Kookaburra itself was a lift from an old Welsh song about a blackbird, A Ei Di’r Deryn Du.
Waltzing Matilda is heavily indebted to a Scottish air.
None of the imperfections of copyright law excited the attention of the judge in this action for infringement.
He had to remain stony faced while indignities were piled high.
As Men at Work put it:
“Do you come from a land down under?
Where women glow and men plunder? ...
I said, ‘Do you speak-a my language?’
He just smiled and gave me a Vegemite sandwich …”
* * *
The sight and sound of James Hardie and the NSW state government opposing CSR’s asbestos-related restructure left me a little giddy.
Their concern for the proper compensation of asbestos victims is touching.
CSR’s plan to hive-off its sugar and renewable energy business sans asbestos liabilities got the thumbs down earlier this month from Justice Margaret Stone.
The NSW government and Hardie’s Asbestos Injuries Compensation Fund (AICF) opposed the scheme and ASIC sort of opposed it.
The ethically inspired voice of James Hardie weighing in on the side of the objectors was a treat for everyone.
Hardie and CSR had an agreement to share liabilities in cases where claimants can’t tell whose asbestos did the damage.
Presumably that’s why it is wanting CSR to stump-up more than the $447 million earmarked for the new entity that will be responsible for the claims.
However, according to this report the agreement seems to have collapsed.
If so, Hardie’s indignation about CSR’s funding of its liabilities may have confused the court.
Hardie announced last year that because of the GFC the Asbestos Injuries Compensation Fund faced a “short-term shortfall”.
The bee in CSR’s objectors’ bonnets was the effect the capital reduction would have on the restructured company’s ability to meet asbestos victims’ compo claims.
Normally it wouldn’t be the court’s call, but Stone decided it was fair game because the capital reduction was part of the scheme of arrangement “as a matter of substance if not form”.
Hardie echoed the concerns of ASIC (which, unlike the other interveners, did not formally oppose the scheme) and the AICF.
It argued that the demerger would split CSR’s assets, leaving a smaller pot for the new CSR’s current and future asbestos liabilities.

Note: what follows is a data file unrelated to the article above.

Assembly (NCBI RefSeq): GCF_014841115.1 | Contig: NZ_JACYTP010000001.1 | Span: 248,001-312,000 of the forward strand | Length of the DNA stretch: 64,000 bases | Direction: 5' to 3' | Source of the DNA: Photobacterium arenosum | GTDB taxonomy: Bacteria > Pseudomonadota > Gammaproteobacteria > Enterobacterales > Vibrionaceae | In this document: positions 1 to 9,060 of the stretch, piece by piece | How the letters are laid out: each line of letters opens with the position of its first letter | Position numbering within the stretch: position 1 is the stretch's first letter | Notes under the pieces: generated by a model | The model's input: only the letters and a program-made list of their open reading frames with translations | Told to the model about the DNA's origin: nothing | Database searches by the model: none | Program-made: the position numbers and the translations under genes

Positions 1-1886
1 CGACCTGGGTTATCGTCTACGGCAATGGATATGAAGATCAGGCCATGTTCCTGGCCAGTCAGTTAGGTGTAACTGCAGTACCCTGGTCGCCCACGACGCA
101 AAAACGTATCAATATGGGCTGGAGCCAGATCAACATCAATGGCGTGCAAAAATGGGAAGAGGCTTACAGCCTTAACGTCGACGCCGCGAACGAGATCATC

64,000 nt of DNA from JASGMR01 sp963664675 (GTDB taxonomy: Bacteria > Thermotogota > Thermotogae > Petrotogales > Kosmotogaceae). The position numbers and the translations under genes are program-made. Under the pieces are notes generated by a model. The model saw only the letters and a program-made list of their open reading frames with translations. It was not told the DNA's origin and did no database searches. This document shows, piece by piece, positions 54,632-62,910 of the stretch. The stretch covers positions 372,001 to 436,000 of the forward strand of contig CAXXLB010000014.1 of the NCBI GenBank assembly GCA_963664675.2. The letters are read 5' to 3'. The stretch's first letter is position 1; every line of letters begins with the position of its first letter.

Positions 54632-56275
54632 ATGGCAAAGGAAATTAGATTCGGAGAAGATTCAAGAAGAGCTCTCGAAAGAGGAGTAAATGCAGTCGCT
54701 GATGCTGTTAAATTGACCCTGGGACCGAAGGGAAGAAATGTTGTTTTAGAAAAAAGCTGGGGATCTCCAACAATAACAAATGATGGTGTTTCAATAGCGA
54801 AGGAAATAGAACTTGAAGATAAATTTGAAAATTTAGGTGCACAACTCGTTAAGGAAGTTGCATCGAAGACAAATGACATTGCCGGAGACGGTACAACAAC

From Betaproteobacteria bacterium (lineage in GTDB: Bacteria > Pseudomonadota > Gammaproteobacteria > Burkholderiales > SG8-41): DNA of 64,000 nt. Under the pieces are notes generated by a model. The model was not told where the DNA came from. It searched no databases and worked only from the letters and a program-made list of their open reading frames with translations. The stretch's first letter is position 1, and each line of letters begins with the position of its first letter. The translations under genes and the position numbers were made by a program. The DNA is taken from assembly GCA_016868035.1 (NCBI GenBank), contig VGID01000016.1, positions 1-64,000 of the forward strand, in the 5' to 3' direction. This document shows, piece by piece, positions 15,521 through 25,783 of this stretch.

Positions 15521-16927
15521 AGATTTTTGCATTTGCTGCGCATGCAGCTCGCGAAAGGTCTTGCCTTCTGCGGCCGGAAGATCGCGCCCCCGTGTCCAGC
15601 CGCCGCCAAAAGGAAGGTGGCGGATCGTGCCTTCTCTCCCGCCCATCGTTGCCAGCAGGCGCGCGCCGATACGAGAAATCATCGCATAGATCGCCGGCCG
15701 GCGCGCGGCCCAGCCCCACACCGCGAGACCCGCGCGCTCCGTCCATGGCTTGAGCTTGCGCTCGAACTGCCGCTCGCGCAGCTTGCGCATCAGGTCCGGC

Even though it is fair to assume that CSR would be anxious to avoid the underfunding chaos and subsequent prosecutions that subsumed James Hardie, nonetheless there were concerns about the way the old sugar refiner’s experts had assessed the new entity’s ability to meet future claims and the limitations of assessments in the case of “long-tail” liabilities.
The “inherent uncertainty of any actuarial assessment of future asbestos-related claims” left her Honour unable to be satisfied that the post-demerger provisions for claims were consistent with commercial morality or that the scheme of arrangement would not involve an unfair or oppressive result.
CSR sought expedited leave to appeal the decision last week, claiming the judgment “contains errors in law which … should not go unchallenged”.
Then there was the sobering performance of the NSW government.
As former asbestos lawyer Toby Tancred put it in a recent article:
“Where was this vigilant defender of asbestos victims’ rights when James Hardie tried to do the bolt a few years ago? Being told of James Hardie’s plan by a James Hardie employed lobbyist, that’s where.”
There’s an economic explanation to most things. As Tancred put it:
“So far as the government is concerned, the more guilty parties that are around to foot the bill, the less the government will have to pay for its asbestos riddled schools, hospitals, halls and building.”